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Using an fT-Doubler Amplifier for a High Gain-Bandwidth Product

Key Takeaways

  • Transistors used in an amplifier come with a unity gain cut-off frequency, designated as fT

  • An fT-doubler amplifier doubles the fT characteristics of an amplifier and provides a high gain-bandwidth product. 

  • The input current supplied to a differential amplifier becomes twice the output current when there is an fT doubler stage.

Close up of amplifier

 High bandwidth and high gain are difficult to achieve in conventional amplifiers

High bandwidth is an essential requirement of high-frequency transistor amplifiers—achieving high bandwidth in high-frequency applications without compromising amplifier gain is required. However, this need can prove problematic.  

The gain of a transistor amplifier is dependent on the input signal’s frequency—the gain is highest when the input frequency is lowest. As the input frequency increases, the amplifier gain drastically decreases until it reaches unity gain cut-off frequency, which is designated as fT. Transistors, or any bipolar device, employed in the amplifier come with fT, which is the frequency at which the gain of the amplifier is unity. At this frequency, the amplifier is not capable of providing any gain. This is one limitation hampering the improvement of bandwidth and gain in amplifiers. 

There are several solutions for mitigating this problem in amplifiers, including using emitter-follower buffers, resistive feedback, peaking with LC networks,  or fT-doubler cells. The fT-doubler amplifier, also known as a current doubler, is one solution, as it doubles the fT characteristics of the amplifier and provides a high gain-bandwidth product. 

The  fT-doubler Amplifier

fT doubler differential amplifier

The fT doubler amplifier improves fT characteristics

The fT is the index that represents the ability of the amplifier to offer a combination of current gain and bandwidth. There is always a tradeoff between bandwidth and gain. The fT- doubler amplifier provides more room for making this tradeoff by increasing the unity gain cut-off frequency.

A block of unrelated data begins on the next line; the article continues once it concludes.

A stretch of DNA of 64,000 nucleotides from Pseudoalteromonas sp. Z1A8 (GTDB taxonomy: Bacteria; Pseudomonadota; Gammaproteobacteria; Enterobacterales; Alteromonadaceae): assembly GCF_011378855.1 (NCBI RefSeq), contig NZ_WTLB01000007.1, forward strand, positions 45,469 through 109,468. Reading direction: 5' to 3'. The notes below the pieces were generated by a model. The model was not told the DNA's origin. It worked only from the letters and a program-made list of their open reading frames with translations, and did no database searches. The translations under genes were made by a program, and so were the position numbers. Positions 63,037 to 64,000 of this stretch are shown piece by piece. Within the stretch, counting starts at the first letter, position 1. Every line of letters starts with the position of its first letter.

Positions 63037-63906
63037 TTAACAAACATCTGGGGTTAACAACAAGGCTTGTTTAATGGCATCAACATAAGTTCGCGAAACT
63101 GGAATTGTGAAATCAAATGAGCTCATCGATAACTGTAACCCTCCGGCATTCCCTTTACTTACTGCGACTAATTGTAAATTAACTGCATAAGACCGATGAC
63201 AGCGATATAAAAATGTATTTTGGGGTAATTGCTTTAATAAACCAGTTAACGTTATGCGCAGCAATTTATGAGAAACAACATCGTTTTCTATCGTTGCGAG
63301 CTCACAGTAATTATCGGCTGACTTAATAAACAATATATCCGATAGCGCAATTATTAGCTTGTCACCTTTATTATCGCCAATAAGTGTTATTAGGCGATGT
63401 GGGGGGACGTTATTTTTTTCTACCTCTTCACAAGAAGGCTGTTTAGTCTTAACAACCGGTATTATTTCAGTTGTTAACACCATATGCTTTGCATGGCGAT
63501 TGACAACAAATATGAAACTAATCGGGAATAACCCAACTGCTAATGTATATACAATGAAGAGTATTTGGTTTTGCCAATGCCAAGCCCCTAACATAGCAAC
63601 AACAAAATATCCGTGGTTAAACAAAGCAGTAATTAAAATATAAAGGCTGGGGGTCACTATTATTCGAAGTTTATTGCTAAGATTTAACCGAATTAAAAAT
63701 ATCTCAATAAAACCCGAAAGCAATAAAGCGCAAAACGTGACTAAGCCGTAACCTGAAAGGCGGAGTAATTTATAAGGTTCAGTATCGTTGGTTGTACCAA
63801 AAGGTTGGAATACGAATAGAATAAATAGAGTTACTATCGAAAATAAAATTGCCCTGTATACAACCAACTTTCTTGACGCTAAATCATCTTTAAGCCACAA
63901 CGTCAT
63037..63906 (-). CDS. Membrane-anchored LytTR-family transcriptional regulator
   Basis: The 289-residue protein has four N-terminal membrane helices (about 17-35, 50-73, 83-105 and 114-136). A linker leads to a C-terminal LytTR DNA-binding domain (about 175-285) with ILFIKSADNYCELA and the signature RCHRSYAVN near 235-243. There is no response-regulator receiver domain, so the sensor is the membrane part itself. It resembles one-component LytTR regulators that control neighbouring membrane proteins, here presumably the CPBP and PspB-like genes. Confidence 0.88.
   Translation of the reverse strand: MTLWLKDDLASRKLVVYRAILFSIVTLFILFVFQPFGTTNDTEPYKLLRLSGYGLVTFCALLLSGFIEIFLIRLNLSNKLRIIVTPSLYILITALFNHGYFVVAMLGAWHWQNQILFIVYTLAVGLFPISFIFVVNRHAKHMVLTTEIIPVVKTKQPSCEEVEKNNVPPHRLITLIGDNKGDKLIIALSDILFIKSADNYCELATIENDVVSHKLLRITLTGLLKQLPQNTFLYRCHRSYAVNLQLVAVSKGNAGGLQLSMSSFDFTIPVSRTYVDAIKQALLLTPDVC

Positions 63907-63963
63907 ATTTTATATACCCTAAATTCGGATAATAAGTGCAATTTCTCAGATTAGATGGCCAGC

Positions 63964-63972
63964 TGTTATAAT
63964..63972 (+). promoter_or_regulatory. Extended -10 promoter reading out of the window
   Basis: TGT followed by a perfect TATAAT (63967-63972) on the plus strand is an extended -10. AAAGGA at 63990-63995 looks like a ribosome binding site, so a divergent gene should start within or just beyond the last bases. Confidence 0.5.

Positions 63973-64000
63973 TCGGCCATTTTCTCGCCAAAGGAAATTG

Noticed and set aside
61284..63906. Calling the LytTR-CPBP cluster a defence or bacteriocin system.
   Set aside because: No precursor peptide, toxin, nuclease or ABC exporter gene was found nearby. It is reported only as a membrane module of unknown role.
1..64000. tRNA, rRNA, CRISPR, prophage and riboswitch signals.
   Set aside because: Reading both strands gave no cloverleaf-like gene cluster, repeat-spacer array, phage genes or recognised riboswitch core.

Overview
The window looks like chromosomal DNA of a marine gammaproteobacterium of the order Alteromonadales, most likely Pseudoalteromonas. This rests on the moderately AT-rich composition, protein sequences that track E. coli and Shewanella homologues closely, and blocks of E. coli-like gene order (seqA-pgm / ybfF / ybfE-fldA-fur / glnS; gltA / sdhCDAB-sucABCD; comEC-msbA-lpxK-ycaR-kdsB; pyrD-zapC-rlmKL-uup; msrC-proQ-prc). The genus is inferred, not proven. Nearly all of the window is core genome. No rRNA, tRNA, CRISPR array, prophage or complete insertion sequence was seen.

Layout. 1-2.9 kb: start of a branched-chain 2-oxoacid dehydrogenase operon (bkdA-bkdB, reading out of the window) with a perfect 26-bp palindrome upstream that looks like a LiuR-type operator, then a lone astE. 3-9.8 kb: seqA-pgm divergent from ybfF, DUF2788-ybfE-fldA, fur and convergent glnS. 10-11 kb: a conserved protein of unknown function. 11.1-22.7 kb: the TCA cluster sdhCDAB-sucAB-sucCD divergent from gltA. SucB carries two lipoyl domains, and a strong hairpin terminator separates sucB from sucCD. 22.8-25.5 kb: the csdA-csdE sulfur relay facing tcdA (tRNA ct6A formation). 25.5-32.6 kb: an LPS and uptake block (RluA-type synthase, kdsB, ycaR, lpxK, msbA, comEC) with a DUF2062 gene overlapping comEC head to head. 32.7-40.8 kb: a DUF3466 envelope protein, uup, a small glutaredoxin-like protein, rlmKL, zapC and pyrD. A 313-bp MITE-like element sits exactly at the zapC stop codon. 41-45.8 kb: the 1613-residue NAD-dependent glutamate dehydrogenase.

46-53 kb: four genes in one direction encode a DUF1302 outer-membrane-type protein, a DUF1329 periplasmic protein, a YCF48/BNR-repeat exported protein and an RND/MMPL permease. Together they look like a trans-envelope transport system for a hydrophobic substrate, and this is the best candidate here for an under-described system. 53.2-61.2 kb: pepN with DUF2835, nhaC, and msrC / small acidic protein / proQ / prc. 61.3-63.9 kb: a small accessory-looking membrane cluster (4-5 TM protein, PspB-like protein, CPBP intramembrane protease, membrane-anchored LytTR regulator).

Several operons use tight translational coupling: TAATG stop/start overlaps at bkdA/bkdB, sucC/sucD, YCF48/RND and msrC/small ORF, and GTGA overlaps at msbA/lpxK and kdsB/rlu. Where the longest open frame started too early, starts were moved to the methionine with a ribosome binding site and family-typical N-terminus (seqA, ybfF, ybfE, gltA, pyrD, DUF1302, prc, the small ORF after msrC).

The figure above shows the fT-doubler differential amplifier with four bipolar transistors: Q1, Q2, Q3, and Q4. The base terminals of Q3 and Q4 are connected to a common-mode voltage. Differential input voltages are given at terminals In1 and In2. 

The fT-doubling is achieved by doubling the current gain when compared to conventional differential amplifiers. The input current supplied to a differential amplifier becomes twice the output current when there is an fT -doubler stage. It doubles the current, which, in turn, doubles the unity gain cut-off frequency. 

The differential amplifier with and without an fT-doubler cell has the same break frequency, however, the fT-doubler amplifier is twice that of the simple differential amplifier.  The figure below shows the current gain versus frequency plot of the fT-doubler amplifier and the differential amplifier.

Current gain versus frequency plot

The  fT -doubler amplifier fT is greater than that of the differential amplifier 

The Small-Signal Model of  the fT-Doubler Amplifier

The high-frequency behavior of the fT-doubler differential circuit can be studied and analyzed using the small-signal model. As the circuit of the fT-doubler amplifier is symmetrical, one half of the circuit needs to be analyzed for a complete circuit behavioral study. A hybrid, pi-model-based small-signal circuit of the fT-doubler amplifier is derived for circuit behavioral studies. The figure below shows the small-signal model of the fT-doubler amplifier.

 fT doubler differential amplifier small-signal model

The  fT - doubler amplifier small-signal model is useful in frequency analysis 

By combining the voltage-dependent current sources and lumping together the impedances, the small-signal model can be further reduced to the equivalent circuit (a), as given in the figure below. The Miller transformation simplifies the equivalent circuit, and we obtain the hybrid-pi topology of a bipolar transistor amplifier with a doubled current gain. 

fT -doubler differential amplifier equivalent and hybrid pi topology circuit

The Miller transformation is used to simplify the equivalent circuit to hybrid-pi topology

The frequency range of amplifiers in RF and microwave applications is currently hitting the upper limit. The need for high performance, high gain amplifiers have led to the incorporation of fT-doubler amplifiers in RF circuits. These amplifiers emphasize gain improvement and maintain a good gain-bandwidth product. 

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